Throughout my life, I’ve gone through seasons when I’ve been really motivated to work out. When I was in high school I just wanted to be buff enough to impress girls (I failed). In the months before my wedding I was trying to work on my honeymoon beach body. These days, I’m just trying to make sure I live past my twenties. My motivations have changed over the years, but what hasn’t changed is how fickle those motivations are.
Maybe you’re naturally motivated to work out—shout out to my friends who post pics and videos of their training regimen each day. But if you’re like me, your motivations go up and down like a kid on a trampoline. What if the results from your work out lasted forever, ho? Would you be more motivated?
Hard Work Pays Off
During the Winter Olympics last month I was in awe as I watched lightning quick bobsledders and highflying snowboarders. I was impressed by their athletic excellence, but I was even more impressed when I thought about the disciplined training it must have taken to get there.
At the end of each event when the victorious athletes stood on the winner’s podiums, with smiles on their faces and medals resting on their chests, they were reaping the benefits of their training. But according to the Bible, there’s a superior kind of training—not because physical training is worthless, but because it’s limited.
If you’ve ever wondered what God thinks about your workouts, here’s the answer: He thinks it has beneficial, but limited, value. So while you’re running, doing drills, and lifting weights, rest in the knowledge that it’s a good thing to do. Keeping your body in good shape is commendable—even wise—but it’s only going to get you so far.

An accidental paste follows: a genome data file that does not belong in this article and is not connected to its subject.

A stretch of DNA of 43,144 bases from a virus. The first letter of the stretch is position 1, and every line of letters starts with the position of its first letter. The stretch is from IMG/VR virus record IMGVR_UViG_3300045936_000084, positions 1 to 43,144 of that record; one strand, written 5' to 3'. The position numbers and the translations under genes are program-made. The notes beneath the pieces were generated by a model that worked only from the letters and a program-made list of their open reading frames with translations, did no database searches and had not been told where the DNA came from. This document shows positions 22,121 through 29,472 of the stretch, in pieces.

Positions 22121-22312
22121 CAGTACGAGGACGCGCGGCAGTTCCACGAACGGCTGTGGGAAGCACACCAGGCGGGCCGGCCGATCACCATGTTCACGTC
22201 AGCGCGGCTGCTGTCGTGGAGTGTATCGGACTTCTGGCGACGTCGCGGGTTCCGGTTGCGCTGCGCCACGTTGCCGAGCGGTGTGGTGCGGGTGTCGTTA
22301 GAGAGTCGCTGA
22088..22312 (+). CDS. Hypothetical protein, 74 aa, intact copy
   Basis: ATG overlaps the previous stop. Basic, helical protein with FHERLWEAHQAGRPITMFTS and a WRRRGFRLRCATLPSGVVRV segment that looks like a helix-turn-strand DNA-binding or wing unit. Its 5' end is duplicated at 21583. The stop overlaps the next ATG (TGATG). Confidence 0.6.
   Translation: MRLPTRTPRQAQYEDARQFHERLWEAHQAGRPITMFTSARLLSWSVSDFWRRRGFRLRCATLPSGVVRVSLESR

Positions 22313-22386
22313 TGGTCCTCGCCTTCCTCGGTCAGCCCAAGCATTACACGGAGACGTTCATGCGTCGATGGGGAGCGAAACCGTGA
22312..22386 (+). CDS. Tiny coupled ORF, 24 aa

This is what the Apostle Paul said to Timothy:
“But have nothing to do with irreverent and silly myths. Rather, train yourself in godliness, for the training of the body has a limited benefit, but godliness is beneficial in every way, since it holds promise for the present life and also for the life to come.” (1 Timothy 4:7-8)
We could sum up Paul’s thoughts on working out like this: Physical training is good, but spiritual training is better. And that’s because physical strength is temporary, while godliness is eternal. When Paul talks about “training for godliness” I think he means doing the things that make you spiritually stronger. It means engaging in the activities that make you more godly. Maybe lifting our Bible is even less desirable than lifting a weight, but neglecting it means we miss out on more than good health.
Forever Is Better than A Moment
We all know that when something lasts longer it’s more desirable. No one buys a car knowing it’ll break down the following month. We’d rather buy something that lasts a while, because we’ll get more out of the investment. But if we’re so calculated with decisions about cars, how much more calculated should we be about our souls?
How often do you think about your eternity? The truth is, we should think about it more than we do. There’s no question that all of us will live forever; the question is what that forever will be like. So we should make investments now, knowing that the consequences will never end.
This should impact what we focus on from day to day. Sports are good, but they’re not everything. Your physical strength may get you into college, but it won’t get you into Heaven. You should take good care of your body, but we have something weightier to care for. How healthy is your soul?
How To Train
God enables us to build “spiritual muscle” when we let go of sin and grab a hold of Jesus. And then he sends us to the gym. He’s graciously given us his word, his people, and even his ear. So let’s read, fellowship, and pray. Athletes train hard because they want to be prepared for the game or match ahead of them. They want to be able to compete at a high level.
All of us will face spiritual tests, trials, and battles everyday. Are you prepared? Coasting doesn’t work for athletes and it won’t work for Christians. Last year’s Bible reading isn’t enough to sustain you this year. We’ll only make it through this marathon by God’s grace, but he prepares us for the race through our spiritual exercise.
It’s helpful for me to remember that while the benefits of physical training are limited, the benefits of spiritual training are unlimited. On those days when I don’t feel like praying or reading God’s Word, I can remind myself that the benefit isn’t small or temporary. It won’t only help me next week, it will help me in the next life. That’s all the motivation I need.